Google Hosted LibrariesJavascript software libraries such as jQuery are loaded at endpoints on the or domains, for performance and efficiency reasons. (Privacy Policy)
    Google Custom SearchThis is feature allows you to search the site. (Privacy Policy)
    Google MapsSome articles have Google Maps embedded in them. (Privacy Policy)
    Google ChartsThis is used to display charts and graphs on articles and the author center. (Privacy Policy)
    Google AdSense Host APIThis service allows you to sign up for or associate a Google AdSense account with HubPages, so that you can earn money from ads on your articles. No data is shared unless you engage with this feature. (Privacy Policy)
    Google YouTubeSome articles have YouTube videos embedded in them. (Privacy Policy)
    VimeoSome articles have Vimeo videos embedded in them. (Privacy Policy)
    PaypalThis is used for a registered author who enrolls in the HubPages Earnings program and requests to be paid via PayPal. No data is shared with Paypal unless you engage with this feature. (Privacy Policy)
    Facebook LoginYou can use this to streamline signing up for, or signing in to your Hubpages account. No data is shared with Facebook unless you engage with this feature. (Privacy Policy)
    MavenThis supports the Maven widget and search functionality. (Privacy Policy)
    Google AdSenseThis is an ad network. (Privacy Policy)
    Google DoubleClickGoogle provides ad serving technology and runs an ad network. (Privacy Policy)
    Index ExchangeThis is an ad network. (Privacy Policy)
    SovrnThis is an ad network. (Privacy Policy)
    Facebook AdsThis is an ad network. (Privacy Policy)
    Amazon Unified Ad MarketplaceThis is an ad network. (Privacy Policy)
    AppNexusThis is an ad network. (Privacy Policy)
    OpenxThis is an ad network. (Privacy Policy)
    Rubicon ProjectThis is an ad network. (Privacy Policy)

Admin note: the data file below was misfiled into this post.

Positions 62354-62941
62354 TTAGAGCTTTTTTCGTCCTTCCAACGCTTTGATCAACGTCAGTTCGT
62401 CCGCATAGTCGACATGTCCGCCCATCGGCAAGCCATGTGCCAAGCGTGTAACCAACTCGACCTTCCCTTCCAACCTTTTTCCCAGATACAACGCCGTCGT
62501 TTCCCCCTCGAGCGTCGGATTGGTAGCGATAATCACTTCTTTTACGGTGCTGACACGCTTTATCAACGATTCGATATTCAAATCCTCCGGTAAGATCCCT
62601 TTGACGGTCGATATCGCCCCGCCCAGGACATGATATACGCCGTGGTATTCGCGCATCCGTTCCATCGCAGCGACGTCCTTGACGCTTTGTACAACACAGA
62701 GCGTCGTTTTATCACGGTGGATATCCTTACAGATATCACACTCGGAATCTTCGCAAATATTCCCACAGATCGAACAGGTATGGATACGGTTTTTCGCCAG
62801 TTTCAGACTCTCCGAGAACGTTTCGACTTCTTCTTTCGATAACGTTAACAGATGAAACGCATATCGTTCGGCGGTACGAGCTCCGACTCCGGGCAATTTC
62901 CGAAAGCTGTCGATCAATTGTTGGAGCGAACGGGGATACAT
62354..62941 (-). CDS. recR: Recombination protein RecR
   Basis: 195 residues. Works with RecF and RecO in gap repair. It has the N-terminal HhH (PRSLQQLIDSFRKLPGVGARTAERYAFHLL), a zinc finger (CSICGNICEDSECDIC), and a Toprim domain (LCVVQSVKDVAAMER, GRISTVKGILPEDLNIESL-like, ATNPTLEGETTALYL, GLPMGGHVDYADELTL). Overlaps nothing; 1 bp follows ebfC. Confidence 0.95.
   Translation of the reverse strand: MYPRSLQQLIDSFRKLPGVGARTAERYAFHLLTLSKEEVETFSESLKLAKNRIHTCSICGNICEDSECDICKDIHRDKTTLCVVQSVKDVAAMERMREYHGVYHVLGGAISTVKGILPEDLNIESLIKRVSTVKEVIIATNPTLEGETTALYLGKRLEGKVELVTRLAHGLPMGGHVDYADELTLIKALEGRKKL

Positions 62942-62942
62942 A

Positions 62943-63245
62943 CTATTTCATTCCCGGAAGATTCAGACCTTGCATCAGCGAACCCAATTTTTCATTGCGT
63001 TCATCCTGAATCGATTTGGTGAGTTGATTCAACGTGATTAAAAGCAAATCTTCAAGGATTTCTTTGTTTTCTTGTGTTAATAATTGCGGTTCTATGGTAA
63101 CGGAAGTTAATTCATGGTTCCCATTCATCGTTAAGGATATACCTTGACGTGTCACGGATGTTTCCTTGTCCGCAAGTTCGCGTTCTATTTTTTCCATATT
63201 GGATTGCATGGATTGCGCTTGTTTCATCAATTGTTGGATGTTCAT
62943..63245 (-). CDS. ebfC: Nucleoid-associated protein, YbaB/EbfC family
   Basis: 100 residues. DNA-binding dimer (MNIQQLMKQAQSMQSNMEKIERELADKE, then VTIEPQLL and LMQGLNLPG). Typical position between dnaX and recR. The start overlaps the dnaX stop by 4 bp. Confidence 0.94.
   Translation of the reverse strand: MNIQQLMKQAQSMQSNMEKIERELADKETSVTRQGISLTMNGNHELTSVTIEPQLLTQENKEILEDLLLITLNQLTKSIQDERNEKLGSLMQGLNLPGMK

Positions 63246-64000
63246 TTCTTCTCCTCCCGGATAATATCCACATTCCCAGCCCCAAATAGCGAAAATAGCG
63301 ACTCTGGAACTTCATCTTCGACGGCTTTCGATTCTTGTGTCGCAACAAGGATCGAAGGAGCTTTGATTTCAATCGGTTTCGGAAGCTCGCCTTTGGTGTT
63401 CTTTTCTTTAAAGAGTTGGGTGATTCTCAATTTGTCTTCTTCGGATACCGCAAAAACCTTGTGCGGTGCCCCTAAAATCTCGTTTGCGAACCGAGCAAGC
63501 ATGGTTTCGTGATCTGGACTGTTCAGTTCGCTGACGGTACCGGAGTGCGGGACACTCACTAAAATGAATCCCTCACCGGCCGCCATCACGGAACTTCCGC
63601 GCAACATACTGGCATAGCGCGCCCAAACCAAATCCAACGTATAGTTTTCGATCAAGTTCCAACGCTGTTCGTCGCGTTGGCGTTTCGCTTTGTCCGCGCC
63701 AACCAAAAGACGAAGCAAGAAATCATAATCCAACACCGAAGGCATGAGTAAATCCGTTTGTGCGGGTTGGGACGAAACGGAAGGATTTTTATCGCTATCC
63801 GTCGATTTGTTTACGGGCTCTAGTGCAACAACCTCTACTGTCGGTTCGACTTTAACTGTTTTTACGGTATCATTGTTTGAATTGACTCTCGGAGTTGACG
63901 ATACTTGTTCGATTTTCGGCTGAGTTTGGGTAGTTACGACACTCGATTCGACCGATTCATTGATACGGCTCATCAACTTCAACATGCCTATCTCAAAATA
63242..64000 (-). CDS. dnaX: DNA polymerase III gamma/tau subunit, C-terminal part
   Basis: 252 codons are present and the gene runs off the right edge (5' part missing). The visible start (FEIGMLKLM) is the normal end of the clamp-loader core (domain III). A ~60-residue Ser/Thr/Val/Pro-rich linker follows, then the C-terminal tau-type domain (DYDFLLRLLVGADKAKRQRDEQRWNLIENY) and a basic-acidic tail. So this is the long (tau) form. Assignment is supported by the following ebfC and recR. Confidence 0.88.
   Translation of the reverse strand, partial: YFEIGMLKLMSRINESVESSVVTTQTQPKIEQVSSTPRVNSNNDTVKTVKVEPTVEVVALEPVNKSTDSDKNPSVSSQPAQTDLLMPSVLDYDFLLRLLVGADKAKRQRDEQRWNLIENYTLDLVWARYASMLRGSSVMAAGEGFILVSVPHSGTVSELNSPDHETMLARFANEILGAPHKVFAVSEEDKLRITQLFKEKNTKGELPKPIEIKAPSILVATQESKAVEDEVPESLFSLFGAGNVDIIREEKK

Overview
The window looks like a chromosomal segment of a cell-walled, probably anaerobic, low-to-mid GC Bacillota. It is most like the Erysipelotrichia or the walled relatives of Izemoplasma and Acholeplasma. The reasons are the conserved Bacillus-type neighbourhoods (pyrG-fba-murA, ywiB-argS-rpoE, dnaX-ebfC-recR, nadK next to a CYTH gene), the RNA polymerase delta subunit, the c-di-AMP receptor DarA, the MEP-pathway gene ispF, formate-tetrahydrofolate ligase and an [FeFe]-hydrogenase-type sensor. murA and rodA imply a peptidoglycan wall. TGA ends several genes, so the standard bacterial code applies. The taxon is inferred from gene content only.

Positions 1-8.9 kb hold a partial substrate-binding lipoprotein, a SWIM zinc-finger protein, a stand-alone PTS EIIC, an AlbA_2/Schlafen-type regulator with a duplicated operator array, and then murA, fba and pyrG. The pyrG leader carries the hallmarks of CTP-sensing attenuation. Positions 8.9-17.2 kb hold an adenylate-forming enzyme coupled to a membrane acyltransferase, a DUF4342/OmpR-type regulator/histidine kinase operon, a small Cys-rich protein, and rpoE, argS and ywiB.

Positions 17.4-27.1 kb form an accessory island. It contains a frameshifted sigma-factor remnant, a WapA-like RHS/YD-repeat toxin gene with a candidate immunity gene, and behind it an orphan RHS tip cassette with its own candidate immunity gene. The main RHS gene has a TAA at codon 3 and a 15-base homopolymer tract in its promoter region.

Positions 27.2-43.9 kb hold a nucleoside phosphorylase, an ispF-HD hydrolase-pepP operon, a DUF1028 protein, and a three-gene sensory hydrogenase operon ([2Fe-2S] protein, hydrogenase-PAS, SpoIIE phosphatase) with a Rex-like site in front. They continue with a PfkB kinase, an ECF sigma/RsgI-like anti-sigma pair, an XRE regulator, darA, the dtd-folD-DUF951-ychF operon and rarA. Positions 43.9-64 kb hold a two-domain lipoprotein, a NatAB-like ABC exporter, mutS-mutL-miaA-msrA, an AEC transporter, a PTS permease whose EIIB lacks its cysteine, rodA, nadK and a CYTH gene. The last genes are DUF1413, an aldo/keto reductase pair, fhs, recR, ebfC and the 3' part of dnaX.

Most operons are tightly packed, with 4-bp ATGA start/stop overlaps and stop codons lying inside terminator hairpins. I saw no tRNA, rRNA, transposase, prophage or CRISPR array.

TripleLiftThis is an ad network. (Privacy Policy)
    Say MediaWe partner with Say Media to deliver ad campaigns on our sites. (Privacy Policy)
    Remarketing PixelsWe may use remarketing pixels from advertising networks such as Google AdWords, Bing Ads, and Facebook in order to advertise the HubPages Service to people that have visited our sites.
    Conversion Tracking PixelsWe may use conversion tracking pixels from advertising networks such as Google AdWords, Bing Ads, and Facebook in order to identify when an advertisement has successfully resulted in the desired action, such as signing up for the HubPages Service or publishing an article on the HubPages Service.
    Author Google AnalyticsThis is used to provide traffic data and reports to the authors of articles on the HubPages Service. (Privacy Policy)
    ComscoreComScore is a media measurement and analytics company providing marketing data and analytics to enterprises, media and advertising agencies, and publishers. Non-consent will result in ComScore only processing obfuscated personal data. (Privacy Policy)
    Amazon Tracking PixelSome articles display amazon products as part of the Amazon Affiliate program, this pixel provides traffic statistics for those products (Privacy Policy)
    ClickscoThis is a data management platform studying reader behavior (Privacy Policy)